3. Had a guy we’d used previously check out two small trees for removal. He rocks around a little on his feet and indicates a removal price of $1,100. I say nothing and just stare at him. He then says, OK how about $600.

      3. Natural gas is still the cheapest form of heating a home and our country has plenty to go around. Unfortunatly many cities in coastal states are actually outlawing the installation of new natural gas to customers. It will be a sad future for many of these locations, at least that’s my thought.
        As for the good employment numbers, I can’t believe no mention of the fact that this can be unreliable do to temp workers for the holiday.

        1. William E, I am in Ft Lauderdale so we really don’t have heating issues. I own many thousands of acres of land in (primarily) Kentucky, Tennessee, North Carolina and Alabama. I always suggest those that rent my properties heat with the trees that are on my land. It is foolish to pay for gas or electric when an incredible amount of trees are there to be use as heating and energy material. I grow trees on my of my properties and could never contemplate just why anyone would pay for electricity or nat gas when trees are so prevalent and free. Wishing you profitable investing, Azure

          1. Ab, can I ask you a question? I assume 2 of the states North Carolina and Alabama that you have property in, that the trees growing might be for commercial harvest? If so, my reason for asking is what is the market looking like for offers you are getting on the timber? You taking offers? or passing as the price per acre for pulp and timber went down?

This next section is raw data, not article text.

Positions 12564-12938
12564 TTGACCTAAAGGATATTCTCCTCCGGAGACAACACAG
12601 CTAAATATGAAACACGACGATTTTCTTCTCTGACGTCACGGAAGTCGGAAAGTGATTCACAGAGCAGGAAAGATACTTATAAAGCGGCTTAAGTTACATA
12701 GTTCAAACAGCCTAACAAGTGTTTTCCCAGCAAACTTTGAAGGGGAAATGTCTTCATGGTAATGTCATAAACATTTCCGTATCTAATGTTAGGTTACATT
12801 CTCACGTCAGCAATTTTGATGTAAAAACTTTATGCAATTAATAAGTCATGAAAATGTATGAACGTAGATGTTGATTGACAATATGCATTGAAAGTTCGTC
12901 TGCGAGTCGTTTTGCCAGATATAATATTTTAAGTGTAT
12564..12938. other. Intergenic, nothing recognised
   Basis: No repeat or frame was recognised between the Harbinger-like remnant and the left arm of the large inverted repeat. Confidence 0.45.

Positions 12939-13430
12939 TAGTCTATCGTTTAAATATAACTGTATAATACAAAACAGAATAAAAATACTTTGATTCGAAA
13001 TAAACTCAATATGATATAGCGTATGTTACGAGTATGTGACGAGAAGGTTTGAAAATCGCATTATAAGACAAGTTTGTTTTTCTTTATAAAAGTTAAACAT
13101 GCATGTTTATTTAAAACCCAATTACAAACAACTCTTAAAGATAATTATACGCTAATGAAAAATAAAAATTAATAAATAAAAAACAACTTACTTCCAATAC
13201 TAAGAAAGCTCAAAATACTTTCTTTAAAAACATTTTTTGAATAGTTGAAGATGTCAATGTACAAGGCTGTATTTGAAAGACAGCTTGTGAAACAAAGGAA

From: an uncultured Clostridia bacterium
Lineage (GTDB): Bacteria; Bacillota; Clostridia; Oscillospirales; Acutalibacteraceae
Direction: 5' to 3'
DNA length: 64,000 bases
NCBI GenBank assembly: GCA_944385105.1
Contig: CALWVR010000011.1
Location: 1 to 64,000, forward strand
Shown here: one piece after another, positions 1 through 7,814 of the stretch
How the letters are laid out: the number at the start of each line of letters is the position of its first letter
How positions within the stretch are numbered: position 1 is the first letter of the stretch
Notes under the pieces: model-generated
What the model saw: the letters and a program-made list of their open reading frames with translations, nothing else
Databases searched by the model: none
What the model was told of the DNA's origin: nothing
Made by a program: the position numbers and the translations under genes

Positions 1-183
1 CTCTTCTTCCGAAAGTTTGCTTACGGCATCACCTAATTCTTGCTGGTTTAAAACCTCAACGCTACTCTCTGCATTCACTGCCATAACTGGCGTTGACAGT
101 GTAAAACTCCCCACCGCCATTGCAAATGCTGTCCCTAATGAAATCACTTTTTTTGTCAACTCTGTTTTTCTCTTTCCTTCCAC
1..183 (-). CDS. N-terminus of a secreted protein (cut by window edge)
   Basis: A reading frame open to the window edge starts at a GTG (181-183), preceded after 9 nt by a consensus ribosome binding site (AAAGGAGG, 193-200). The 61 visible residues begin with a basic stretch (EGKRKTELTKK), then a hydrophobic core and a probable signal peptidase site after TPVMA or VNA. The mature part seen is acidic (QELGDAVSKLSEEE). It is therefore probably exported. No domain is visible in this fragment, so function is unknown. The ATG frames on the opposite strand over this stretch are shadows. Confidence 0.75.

Because of my background I am looking at buying bonds for some of the paper and timber companies. Returns are starting to look good along with the YTC for some of them. Safer bet then buying the stock in a recession.

            1. Charles M, thank you for your questions. The timber spot price (1000 board feet) closed Friday @ $396 and we closed December 31, 2021 @ $1142.90, we peaked in March @ $1450 so most of the private land owners I know are just growing trees (not cutting) until the price rebounds to higher levels. The current lower price is a direct result of the Fed dramatically raising rates and slowing down new home construction. The war in Ukraine and the sanctions against Russia and Belarus have squeezed global wood supply as well; they account for about 12%/15% of global lumber exports. The last time I contracted to cut many of my properties was March-May 2021 as the spot price was much higher and I was planning to do a fifth cut sometime in 2021 regardless of prices. I’d be a bit cautious as you stated you are looking for bonds of timber companies. I’d read the last quarterly earning report to see what the lower lumber price is doing to their business and what debt levels these companies have. I’ve looked at shorter International Paper bonds (monitored them for about a month), but the spread was so wide pushing the yield too low IMHO so I haven’t bought them. Hope that helps and best of profitable investing to you, Azure